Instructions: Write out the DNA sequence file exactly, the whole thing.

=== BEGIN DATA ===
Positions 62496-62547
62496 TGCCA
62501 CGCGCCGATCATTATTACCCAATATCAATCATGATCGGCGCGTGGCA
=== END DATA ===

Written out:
Positions 62496-62547
62496 TGCCA
62501 CGCGCCGATCATTATTACCCAATATCAATCATGATCGGCGCGTGGCA